Visitors to photography exhibit at Imagine RIT will step into a ‘surreal diorama’

Students’ goal is to show intricacies behind large-scale production shoot used in advertising

Follow Rich Kiley on Twitter
Follow RITNEWS on Twitter

Before his arrival on the RIT campus nearly two years ago, photo giant Clay Patrick McBride had become renowned for his bold and edgy portraits of top celebrities and athletes such as Kanye West, LeBron James and the rock group Metallica.

Visitors to this year’s Imagine RIT: Innovation and Creativity Festival on Saturday, May 7, will get the chance to receive similar celebrity treatment experienced in advertising when they step into a state-of-the-art set designed by McBride and 16 students from his large scale production photography class.

“The set itself is amazing. There’s going to be a live preview, strobe lighting, tin ceiling … it’s going to be bold and crazy,” said McBride, a lecturer in the School of Photographic Arts and Sciences at RIT’s College of Imaging Arts and Sciences. “I’m confident that Imagine guests will be stepping into an elaborate stage and environment they’ve never experienced before.”

McBride said the exhibit will transform University Gallery inside Booth Hall into a “surreal diorama, providing visitors an authentic 3D experience.”

“We’ve been building it out for over a month,” he said.

The exhibit’s goal is to provide Imagine visitors with a better understanding of all that happens behind the scenes of a large scale advertising shoot. It will be participatory in nature, enabling visitors to work directly with RIT student photographers who will demonstrate the myriad decisions behind a complex production shoot.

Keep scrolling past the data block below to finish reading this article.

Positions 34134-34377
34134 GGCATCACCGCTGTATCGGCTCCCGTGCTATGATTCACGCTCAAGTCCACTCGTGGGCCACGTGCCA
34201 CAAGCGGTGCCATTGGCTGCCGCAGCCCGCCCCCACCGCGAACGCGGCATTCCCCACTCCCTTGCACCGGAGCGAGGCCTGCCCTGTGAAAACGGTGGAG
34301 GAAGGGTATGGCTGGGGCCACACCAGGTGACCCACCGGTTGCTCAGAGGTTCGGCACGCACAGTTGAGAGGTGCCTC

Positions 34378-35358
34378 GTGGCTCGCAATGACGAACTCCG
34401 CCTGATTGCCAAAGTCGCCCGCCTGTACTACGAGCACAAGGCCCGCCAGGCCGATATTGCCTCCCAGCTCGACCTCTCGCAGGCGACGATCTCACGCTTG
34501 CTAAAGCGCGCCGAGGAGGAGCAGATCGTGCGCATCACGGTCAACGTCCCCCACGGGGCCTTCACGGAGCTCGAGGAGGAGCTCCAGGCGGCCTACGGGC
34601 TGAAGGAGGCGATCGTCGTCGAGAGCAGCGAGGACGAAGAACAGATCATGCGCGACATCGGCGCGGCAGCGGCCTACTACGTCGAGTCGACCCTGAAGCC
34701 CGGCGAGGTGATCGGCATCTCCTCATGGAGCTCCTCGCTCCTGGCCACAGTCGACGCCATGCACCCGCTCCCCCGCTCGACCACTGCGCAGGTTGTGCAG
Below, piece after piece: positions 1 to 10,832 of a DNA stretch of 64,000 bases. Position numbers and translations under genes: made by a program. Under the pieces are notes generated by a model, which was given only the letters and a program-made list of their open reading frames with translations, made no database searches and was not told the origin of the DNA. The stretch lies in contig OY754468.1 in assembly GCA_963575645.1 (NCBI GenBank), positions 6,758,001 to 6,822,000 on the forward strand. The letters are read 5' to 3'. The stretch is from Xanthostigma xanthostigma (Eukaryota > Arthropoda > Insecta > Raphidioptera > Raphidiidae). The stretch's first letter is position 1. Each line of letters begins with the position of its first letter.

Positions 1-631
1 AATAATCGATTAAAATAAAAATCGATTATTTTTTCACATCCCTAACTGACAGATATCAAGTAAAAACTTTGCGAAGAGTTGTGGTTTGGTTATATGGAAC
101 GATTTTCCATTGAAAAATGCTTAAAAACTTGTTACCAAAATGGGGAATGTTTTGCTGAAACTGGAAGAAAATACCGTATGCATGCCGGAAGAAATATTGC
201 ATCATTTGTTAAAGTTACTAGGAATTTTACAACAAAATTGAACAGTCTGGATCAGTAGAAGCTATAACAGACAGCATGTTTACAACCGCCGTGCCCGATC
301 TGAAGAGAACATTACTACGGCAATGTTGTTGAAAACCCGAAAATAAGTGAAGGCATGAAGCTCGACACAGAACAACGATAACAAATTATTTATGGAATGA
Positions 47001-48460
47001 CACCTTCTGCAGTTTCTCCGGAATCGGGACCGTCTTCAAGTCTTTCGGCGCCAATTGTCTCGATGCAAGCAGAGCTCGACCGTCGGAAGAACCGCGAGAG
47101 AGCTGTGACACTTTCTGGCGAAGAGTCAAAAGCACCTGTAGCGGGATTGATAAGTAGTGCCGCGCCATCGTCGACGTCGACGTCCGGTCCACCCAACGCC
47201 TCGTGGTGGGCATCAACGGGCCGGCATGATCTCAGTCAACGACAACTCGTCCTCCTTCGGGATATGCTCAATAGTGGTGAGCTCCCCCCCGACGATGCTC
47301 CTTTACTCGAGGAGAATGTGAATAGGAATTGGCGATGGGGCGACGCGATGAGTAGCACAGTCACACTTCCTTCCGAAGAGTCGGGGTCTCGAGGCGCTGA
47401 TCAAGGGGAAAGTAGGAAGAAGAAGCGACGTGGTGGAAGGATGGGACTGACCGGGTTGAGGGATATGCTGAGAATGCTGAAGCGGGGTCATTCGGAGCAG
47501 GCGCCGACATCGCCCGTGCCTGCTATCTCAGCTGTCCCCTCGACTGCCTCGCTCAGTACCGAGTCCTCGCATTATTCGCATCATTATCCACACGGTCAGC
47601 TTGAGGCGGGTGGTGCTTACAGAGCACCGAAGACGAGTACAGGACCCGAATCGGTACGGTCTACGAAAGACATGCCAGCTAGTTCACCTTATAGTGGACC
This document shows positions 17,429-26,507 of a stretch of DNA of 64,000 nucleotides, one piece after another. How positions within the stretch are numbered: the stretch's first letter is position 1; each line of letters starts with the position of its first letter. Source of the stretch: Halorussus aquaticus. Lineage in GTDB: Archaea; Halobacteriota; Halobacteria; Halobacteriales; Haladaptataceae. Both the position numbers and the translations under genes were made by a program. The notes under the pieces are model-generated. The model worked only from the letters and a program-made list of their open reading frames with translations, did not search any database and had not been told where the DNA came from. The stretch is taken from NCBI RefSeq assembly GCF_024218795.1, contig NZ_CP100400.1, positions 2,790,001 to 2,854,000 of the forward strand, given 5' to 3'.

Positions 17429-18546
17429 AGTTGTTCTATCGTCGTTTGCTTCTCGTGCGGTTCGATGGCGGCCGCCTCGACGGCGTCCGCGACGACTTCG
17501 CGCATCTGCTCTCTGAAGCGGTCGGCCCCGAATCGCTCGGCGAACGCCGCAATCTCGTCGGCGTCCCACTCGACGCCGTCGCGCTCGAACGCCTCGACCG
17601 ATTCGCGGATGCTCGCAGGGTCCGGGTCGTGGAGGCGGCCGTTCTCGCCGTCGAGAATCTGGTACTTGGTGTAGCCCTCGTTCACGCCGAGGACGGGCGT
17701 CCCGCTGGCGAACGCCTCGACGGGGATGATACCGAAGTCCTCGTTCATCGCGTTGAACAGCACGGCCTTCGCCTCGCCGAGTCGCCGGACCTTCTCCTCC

“Advertising photography requires a more elaborate picture,” McBride said. “A lot of people don’t know about the tremendous amount of skill and teamwork that is behind such a photograph.”

While previous Imagine visitors have been able to see “behind the curtain” when it comes to photography’s technological side, McBride said this exhibit will open people’s eyes wide open to set design, art direction and studio lighting.

And everyone will leave the shoot with a small print souvenir branded “Imagine RIT 2016.”

“We’re going to give the exhibit a slick advertising feel for all visitors,” McBride said. “That’s something that people don’t get the chance to experience. You’re not going to want to miss it.”